A developer who wants to build 3,000 town houses and condominiums near Sparks that would be designed to look like an Italian hillside village is asking Baltimore County for new zoning to make the project possible.
If approved, the development would be the county's second-largest, behind the 5,000-home Owings Mills New Town now being built. The plan was presented to a host of high-ranking county officials in a briefing Friday.
The county is in the midst of its quadrennial comprehensive rezoning process in which changes may be sought for any parcel. Final decisions will be made by County Council members in October.
Victor Posner's Security Management Corp. wants to change the zoning for a hilly 215-acre tract east of York Road and south of Phoenix Road from watershed protection to the highest apartment density allowable.
The homes would be built on about 100 acres east of the Jessops Methodist Church next to the Loch Raven watershed. Twelve acres west of the church would be donated to the county.
Area community leaders, who were aware that some rezoning had been proposed for the site, were surprised -- and displeased to learn that the plans called for high-density development.
"Holy smoke!" exclaimed Gilbert R. Whye, president of the Quaker Bottom Community Association, upon hearing the size of the project. "I think it's ridiculous."
Paul Hupfer, president of the Sparks-Glencoe Community Association, said the developer had mentioned a plan for maybe 40 homes on the site to his group several months ago.
"We have no schools or roads," he said. "We feel it's very unfortunate that the county's been approached without the community."
North county citizens' groups have been crusading for years against growing congestion from new homes and businesses being built in the York Road corridor from Cockeysville north.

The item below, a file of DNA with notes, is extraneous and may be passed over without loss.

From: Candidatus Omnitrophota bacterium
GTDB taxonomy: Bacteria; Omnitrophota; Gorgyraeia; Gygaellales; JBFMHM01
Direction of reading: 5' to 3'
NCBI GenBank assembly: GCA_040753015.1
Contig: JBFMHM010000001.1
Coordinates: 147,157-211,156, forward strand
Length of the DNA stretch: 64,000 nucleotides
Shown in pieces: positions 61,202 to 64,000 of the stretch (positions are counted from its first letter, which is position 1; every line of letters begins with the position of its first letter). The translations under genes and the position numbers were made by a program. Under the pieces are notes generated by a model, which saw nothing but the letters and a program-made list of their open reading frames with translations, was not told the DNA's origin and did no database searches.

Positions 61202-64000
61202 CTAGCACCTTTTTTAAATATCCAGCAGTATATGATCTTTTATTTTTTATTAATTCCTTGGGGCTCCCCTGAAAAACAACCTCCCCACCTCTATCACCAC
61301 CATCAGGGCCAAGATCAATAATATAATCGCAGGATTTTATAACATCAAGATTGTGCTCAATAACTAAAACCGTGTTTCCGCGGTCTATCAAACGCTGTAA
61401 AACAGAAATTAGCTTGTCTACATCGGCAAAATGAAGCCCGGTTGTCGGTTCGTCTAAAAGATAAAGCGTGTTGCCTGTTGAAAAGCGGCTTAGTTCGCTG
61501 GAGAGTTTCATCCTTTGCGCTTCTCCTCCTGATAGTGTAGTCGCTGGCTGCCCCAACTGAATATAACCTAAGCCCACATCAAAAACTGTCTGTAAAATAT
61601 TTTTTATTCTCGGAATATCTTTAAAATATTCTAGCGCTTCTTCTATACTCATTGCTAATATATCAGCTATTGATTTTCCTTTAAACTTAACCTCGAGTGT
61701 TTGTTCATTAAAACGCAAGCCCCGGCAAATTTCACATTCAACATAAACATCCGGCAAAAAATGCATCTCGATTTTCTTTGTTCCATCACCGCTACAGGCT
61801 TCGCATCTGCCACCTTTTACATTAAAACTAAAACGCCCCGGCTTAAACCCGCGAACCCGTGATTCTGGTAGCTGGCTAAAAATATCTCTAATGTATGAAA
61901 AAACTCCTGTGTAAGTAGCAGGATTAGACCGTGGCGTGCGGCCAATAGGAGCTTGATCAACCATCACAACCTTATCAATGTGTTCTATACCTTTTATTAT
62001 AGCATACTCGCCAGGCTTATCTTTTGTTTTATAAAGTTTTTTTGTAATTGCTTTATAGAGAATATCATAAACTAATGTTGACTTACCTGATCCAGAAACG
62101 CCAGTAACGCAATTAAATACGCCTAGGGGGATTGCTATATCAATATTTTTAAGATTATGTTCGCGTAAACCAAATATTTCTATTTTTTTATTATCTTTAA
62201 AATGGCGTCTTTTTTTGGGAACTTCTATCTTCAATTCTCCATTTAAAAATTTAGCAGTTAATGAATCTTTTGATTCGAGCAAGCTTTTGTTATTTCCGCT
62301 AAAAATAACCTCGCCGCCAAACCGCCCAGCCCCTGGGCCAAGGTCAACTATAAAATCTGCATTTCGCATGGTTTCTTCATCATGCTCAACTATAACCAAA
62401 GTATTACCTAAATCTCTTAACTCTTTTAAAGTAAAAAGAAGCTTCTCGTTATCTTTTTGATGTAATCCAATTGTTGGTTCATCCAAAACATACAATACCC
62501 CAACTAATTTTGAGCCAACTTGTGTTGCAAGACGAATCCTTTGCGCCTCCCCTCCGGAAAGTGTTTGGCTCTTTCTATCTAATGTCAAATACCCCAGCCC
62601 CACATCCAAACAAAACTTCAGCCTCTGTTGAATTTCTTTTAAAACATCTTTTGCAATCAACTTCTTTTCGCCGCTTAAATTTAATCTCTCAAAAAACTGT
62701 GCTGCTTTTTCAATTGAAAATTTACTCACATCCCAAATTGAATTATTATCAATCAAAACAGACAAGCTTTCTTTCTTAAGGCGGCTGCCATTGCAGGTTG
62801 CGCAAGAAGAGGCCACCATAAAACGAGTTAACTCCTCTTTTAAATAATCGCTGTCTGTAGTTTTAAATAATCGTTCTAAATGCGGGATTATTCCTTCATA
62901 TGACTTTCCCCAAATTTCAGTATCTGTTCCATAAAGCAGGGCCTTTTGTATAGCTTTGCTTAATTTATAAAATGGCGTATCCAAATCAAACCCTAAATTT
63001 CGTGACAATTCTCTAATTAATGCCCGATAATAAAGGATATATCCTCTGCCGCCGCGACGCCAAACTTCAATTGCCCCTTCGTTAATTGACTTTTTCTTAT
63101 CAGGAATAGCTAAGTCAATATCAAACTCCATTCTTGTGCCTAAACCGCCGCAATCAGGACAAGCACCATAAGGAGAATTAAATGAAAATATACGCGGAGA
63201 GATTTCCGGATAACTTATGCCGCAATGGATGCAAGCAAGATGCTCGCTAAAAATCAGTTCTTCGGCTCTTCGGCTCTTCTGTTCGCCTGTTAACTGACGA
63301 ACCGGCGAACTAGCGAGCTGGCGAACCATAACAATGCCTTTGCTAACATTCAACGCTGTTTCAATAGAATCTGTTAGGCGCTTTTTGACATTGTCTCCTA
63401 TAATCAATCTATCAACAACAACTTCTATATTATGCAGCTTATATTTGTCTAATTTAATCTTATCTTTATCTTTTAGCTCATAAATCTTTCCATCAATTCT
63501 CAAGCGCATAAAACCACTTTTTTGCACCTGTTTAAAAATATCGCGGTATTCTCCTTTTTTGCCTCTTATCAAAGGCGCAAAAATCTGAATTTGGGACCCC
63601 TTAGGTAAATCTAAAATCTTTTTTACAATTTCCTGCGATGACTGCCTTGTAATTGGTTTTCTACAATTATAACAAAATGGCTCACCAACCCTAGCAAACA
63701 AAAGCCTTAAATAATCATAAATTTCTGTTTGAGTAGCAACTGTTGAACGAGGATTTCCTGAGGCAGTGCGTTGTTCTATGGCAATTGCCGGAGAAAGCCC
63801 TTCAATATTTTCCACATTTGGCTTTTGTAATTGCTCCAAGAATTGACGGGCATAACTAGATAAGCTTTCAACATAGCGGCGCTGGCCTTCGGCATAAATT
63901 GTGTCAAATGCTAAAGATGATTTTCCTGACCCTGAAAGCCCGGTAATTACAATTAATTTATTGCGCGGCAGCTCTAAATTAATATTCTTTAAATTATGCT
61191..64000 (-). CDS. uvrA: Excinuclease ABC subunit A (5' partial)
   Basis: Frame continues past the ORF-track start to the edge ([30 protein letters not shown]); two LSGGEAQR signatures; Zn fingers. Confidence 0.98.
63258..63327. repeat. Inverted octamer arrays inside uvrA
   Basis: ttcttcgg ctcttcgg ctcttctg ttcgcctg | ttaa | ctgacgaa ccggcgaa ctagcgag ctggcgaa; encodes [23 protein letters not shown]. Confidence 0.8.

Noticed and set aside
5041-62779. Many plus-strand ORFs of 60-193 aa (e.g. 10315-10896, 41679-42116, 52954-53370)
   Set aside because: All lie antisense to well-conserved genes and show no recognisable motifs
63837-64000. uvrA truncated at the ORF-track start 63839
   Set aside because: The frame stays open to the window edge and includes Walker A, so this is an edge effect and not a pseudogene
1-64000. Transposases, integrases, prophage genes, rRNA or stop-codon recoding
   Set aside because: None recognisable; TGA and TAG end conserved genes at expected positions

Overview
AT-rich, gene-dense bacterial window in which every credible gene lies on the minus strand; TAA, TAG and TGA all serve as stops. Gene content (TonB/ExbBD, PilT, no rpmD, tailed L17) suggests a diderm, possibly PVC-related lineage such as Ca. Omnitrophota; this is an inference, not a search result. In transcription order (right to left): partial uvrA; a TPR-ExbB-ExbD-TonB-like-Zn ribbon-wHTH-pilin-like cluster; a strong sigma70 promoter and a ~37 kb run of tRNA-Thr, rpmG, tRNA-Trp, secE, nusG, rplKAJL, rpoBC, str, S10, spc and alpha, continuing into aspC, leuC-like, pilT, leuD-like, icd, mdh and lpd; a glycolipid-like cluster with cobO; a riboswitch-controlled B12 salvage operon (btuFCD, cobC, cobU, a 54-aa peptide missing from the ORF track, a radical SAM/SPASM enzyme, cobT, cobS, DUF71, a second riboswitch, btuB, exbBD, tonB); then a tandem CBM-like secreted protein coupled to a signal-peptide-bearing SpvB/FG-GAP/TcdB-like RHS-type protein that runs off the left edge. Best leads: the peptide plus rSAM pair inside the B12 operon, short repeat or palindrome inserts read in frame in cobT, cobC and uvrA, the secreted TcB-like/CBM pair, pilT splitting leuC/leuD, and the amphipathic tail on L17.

Architects for the Columbia Design Collective, who designed the plan, envision a tightly packed series of stacked town houses and condominiums that will emphasize the pedestrian and hide motor vehicles, using garages for nearly every unit.
The units, which would sell for between $150,000 and $250,000, would be clustered around grassy courtyards and wooded pathways.
ZTC Several things would have to happen before the homes could be built.
York Road would have to be widened to four lanes from Shawan Road north to Loveton. A new interchange at Interstate 83 near Thornton Road, which already is being planned by the state, would have to be built.
The Urban-Rural Demarcation Line, which defines the areas where public water and sewerage are available, would have to be changed to bring utility service to the land. The property is just across the line.
The county also would have to find a way to accommodate the 1,100 new school children the project would generate by 2010. All the elementary schools in the north county area are overcrowded.
The developers are seeking the support of County Executive Roger B. Hayden's administration to get a leg up on the rezoning process.
In the next few weeks, the administration will make recommendations on all zoning changes to the Planning Board. The board then will makes recommendations to the County Council before final decisions are made in October.
A favorable recommendation from the administration could go a long way toward influencing both the board and Councilman Charles A. "Dutch" Ruppersberger, D-3rd, who like all council members gets the final call on rezoning requests in his district.
Planning Director P. David Fields said he was impressed with the plan, but suggested that the county recommend retaining the watershed protection zoning for now, while the proposal is studied further.
Mr. Posner's lawyer, G. Scott Barhight, and Fritzi K. Hallock, a researcher for the Legg Mason Realty Group, contend there is demand for more housing in the north-central part of the county because jobs are available in the area.